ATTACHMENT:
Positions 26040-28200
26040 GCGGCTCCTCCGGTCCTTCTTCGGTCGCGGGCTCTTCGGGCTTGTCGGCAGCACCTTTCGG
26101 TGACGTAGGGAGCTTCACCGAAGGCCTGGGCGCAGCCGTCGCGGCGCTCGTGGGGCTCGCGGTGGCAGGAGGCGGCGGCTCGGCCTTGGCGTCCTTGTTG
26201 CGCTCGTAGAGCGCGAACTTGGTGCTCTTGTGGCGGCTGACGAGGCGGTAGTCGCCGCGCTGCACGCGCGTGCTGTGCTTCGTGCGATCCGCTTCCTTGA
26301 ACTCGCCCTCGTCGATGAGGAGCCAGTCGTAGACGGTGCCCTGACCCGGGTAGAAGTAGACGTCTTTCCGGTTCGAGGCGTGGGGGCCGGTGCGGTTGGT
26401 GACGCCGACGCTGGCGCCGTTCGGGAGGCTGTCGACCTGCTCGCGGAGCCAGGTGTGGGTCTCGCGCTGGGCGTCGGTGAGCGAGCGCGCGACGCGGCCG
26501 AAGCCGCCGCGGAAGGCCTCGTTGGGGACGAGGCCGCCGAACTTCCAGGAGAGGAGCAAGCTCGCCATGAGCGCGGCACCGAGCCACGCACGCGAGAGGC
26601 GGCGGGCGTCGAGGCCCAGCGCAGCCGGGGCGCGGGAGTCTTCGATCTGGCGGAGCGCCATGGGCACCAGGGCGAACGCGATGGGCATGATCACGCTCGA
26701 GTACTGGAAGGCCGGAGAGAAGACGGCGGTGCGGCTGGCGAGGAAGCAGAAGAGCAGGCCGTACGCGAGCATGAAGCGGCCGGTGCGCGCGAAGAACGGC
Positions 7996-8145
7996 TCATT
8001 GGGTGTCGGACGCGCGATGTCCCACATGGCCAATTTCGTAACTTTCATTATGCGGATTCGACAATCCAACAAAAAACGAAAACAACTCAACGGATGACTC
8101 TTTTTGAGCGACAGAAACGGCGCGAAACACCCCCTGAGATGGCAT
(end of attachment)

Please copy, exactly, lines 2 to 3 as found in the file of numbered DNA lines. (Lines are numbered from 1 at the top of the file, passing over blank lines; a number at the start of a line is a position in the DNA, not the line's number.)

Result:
26040 GCGGCTCCTCCGGTCCTTCTTCGGTCGCGGGCTCTTCGGGCTTGTCGGCAGCACCTTTCGG
26101 TGACGTAGGGAGCTTCACCGAAGGCCTGGGCGCAGCCGTCGCGGCGCTCGTGGGGCTCGCGGTGGCAGGAGGCGGCGGCTCGGCCTTGGCGTCCTTGTTG